Gaslighting as a hypnotic induction

Ordinary folks can do terrible things to each other.

A motivated narcissist or social predator can wriggle their way into your life and cause you to question everything – including yourself.

They don’t need hypnosis to do it.

But that’s not to say they can’t use hypnosis to make it worse…

Take gaslighting, for example – the process of undermining someone until they no longer trust their own senses, memories or sanity.

Any idiot can do that – and many idiots do.

You might think, with hypnosis, someone could gaslight even more.

Say… they could do something simple, like go out for lunch. Then they could use hypnotic amnesia to wipe the subject’s memory of it. Then when the subject can’t remember it, they present them with undeniable proof of it.

I’m sure that’s how most folks think about combining ‘gaslighting’ and ‘hypnosis’ – using the hypnosis to strengthen the gaslighting.

And, sure, that’s a real concern.

But if you think that’s the biggest concern, it’s not.

A social predator can do something far easier to pull off than hypnotic amnesia… and it’s a lot more dangerous, too.

It’s not using hypnosis to gaslight someone.

It’s using gaslighting to hypnotise them.

Whenever you feel confused or uncertain, there’s a tiny window where your brain can easily go into a deep trance. And that’s good! The whole point of trance is to open your mind to new possibilities and allow you to think outside your usual patterns.

Confusion and uncertainty are good. If you never experience them, then your life is unnaturally predictable and your brain isn’t getting the workout it needs.

All great games (video or otherwise) and entertainment use these. One of the reasons kids’ shows are so boring to adults is there’s no uncertainty. “Of course the shady uncle who stands to profit from this is faking the ghosts!”

But someone could misuse these natural and healthy responses.

If someone you trust says “I never said that!” – when you’re certain they did – it creates a flicker of doubt.

In that doubt, your mind searches for new explanations.

And in that search, it enters a trance.

If someone knows what they’re doing, they can use that to twist the blade in your mind.

I’m comfortable putting this information out there. In fact, I’m eager to. These tactics are obvious to even a moderately well-trained hypnotist… but completely invisible to layfolks.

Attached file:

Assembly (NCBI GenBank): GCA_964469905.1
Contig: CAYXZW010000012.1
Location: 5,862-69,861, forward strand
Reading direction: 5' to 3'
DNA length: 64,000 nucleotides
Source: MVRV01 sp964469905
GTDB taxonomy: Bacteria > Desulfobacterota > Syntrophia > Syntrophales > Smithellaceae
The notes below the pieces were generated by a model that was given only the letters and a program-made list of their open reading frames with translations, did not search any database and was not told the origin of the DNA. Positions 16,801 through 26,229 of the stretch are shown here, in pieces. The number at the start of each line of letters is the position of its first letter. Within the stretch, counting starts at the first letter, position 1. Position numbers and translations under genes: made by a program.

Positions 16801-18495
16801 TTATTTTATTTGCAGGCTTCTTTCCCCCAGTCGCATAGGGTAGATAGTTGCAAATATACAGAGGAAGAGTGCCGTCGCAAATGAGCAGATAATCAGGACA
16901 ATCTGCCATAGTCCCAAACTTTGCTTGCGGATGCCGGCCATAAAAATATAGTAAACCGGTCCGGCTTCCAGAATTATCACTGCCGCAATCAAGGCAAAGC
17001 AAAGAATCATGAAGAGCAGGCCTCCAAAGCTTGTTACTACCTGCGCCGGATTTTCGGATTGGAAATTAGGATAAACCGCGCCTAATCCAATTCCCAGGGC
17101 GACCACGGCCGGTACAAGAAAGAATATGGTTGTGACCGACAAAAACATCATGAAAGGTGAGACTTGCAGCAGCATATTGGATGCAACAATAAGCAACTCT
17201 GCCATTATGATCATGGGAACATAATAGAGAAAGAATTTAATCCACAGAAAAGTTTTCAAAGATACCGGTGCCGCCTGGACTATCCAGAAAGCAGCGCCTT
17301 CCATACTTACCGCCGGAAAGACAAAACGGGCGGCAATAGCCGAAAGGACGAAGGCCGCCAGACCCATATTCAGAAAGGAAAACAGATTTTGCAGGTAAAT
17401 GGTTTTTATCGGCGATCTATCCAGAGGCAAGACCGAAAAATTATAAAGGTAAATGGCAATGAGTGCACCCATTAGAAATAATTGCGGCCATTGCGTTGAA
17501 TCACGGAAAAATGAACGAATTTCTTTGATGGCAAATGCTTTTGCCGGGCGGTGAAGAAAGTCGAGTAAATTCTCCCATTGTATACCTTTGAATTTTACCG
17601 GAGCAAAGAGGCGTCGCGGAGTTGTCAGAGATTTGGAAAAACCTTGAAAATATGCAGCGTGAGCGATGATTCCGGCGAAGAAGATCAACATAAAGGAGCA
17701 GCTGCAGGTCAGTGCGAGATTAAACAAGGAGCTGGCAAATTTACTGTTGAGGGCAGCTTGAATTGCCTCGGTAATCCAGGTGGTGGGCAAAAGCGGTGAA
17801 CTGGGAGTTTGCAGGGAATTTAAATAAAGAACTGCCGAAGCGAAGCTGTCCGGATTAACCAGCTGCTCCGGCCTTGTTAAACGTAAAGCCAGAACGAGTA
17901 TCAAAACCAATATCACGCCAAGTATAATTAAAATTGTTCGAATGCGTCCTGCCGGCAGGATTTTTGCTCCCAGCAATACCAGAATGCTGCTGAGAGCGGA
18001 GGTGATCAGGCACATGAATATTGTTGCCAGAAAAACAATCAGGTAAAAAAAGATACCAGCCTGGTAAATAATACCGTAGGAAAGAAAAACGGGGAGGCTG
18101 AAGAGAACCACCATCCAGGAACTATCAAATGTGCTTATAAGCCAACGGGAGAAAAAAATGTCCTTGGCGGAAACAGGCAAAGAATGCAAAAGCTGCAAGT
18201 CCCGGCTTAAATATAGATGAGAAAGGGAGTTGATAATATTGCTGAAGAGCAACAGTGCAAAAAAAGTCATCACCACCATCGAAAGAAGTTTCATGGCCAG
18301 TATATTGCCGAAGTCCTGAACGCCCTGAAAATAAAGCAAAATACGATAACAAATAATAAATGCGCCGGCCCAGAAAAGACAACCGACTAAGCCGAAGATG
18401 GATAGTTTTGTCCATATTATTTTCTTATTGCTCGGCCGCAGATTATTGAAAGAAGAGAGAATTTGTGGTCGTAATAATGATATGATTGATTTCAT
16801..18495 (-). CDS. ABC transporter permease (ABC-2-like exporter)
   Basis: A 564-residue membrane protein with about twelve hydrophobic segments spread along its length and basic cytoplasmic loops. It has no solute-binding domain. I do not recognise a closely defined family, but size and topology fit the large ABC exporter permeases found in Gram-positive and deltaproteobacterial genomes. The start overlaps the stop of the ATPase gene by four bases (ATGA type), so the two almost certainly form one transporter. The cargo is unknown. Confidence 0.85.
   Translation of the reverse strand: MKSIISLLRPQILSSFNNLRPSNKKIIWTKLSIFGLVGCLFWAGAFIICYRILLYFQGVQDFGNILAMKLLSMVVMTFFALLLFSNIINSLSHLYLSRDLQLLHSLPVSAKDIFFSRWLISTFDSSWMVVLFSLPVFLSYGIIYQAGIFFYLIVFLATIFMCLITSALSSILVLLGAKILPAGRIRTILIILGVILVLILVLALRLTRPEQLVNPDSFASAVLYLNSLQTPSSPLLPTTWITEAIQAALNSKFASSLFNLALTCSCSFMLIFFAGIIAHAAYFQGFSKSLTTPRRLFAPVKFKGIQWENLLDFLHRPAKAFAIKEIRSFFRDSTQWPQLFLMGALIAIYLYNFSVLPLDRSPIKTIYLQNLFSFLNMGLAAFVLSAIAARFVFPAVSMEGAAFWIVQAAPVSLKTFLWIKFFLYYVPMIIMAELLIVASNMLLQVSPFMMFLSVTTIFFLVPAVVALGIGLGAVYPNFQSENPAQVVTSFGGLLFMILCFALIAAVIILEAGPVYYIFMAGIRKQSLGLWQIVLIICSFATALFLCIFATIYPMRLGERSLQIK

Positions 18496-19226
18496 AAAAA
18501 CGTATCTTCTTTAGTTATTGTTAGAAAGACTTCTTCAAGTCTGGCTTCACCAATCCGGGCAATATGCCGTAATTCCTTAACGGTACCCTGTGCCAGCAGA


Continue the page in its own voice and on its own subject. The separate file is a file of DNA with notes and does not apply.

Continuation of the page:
Especially anyone who insists they ‘can’t be hypnotised!’

If that’s you, you’re incredibly vulnerable to this. After all, why would you ever doubt your own thoughts? They’re obviously yours!

There are ways to defend against this – including learning hypnosis so you can spot the signs.

But also…

The answer isn’t to ‘trust no one’. That might work but it’s no way to live.

The better way is to trust your unconscious.

As a social animal, you have excellent instincts when it comes to social predators.

I’m not saying they’re foolproof… but there’ll always be a flicker of doubt.

A social predator will make you doubt your doubts – ignoring them as ‘paranoid’ or ‘ungrateful’.

And, look, it’s possible you’re overreacting to something minor.

But I wouldn’t assume that. If you doubt everyone you meet, you might have a problem. If you generally trust people… except that one person in your life that seems a little too slippery… then take action.

Really think about what they do and how it makes you feel.

Ask folks you trust about them.

Pay attention to what they do when you resist.

It might just save you.

Like I said, learning hypnosis – especially self-hypnosis – is an excellent defence strategy.

It lets you spot the signs of trance, to help you avoid them when you don’t want them.

It teaches you how to dissolve unwanted suggestions.

Above all, it builds your mental strength and helps you live on your own terms.

No matter where you’re coming from, you can equip yourself with the tools of psychological survival here:

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